Women's music stalwart Cris Williamson turns in a varied set of Christmas-related music, some of it original, and not all of it, by any means, sunny. She tends to focus on the more secular aspects of the seasonal celebration, especially its message of peace, although, as the title suggests, the idea of angels doesn't bother her. There are traditional selections, among them a medley that includes "It Came Upon a Midnight Clear" and "Three Kings of Orient" and Mel Tormé and Robert Wells' standard "The Christmas Song," which closes the set. Then there are some less likely choices. Carol Hall's "Hard Candy Christmas," from the Broadway musical The Best Little Whorehouse in Texas, is anything but a typical account of holiday cheer; in fact, despite its title, it's not really a Christmas song at all. (In the show, it's sung by several prostitutes who have just been put out of the whorehouse and are weighing their options, but who agree the experience is "like a hard candy Christmas.") More in the typical Christmas spirit, if still not actually a holiday song, is James Taylor's "Shower the People." Williamson herself contributes some personal memories in the spoken word "Moonlight Ranch" and in the song "Wish-Book," which finds her receiving an I.O.U. from her parents in lieu of a present on Christmas. This is, thus, a seasonal album of varying moods, reflecting as much "the dark days of winter," as Williamson puts it in a sleeve note, as "the bright, hopeful sun of a brand new year." But whatever the sentiment, the singer, working as usual with her partner Tret Fure, provides catchy, melodic music to go with it.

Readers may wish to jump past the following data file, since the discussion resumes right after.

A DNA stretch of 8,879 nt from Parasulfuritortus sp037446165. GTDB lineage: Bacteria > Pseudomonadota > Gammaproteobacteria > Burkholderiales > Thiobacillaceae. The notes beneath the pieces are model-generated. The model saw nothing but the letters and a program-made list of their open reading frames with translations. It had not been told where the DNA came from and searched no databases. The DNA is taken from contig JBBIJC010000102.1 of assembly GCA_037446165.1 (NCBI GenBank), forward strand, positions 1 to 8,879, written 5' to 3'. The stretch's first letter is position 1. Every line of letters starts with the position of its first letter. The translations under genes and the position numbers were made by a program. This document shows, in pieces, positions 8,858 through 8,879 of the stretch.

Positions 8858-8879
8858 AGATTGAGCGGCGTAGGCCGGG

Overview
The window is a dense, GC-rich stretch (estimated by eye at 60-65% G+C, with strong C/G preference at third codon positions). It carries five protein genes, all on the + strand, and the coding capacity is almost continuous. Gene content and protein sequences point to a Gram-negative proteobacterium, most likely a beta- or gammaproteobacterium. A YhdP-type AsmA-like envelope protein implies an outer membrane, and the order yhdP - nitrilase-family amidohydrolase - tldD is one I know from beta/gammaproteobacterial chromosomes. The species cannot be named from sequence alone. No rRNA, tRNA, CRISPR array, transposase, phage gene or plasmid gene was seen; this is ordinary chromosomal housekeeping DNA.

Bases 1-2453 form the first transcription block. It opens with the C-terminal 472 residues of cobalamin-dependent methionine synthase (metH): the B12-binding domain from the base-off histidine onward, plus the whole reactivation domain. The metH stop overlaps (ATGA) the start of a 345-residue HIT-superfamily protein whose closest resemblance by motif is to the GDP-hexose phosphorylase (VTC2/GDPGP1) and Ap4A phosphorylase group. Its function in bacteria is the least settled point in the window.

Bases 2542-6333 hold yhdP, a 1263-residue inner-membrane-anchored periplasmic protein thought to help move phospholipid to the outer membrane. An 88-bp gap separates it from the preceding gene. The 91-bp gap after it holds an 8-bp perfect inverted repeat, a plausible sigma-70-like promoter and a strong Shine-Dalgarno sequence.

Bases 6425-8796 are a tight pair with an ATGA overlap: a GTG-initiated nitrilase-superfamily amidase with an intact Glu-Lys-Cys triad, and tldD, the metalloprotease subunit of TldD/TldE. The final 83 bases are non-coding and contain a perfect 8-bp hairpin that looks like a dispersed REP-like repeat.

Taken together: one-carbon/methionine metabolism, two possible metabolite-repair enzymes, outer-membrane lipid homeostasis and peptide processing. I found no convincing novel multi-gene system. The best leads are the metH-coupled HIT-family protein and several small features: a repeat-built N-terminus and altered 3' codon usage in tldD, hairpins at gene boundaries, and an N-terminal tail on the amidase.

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AllMusic Review by William Ruhlmann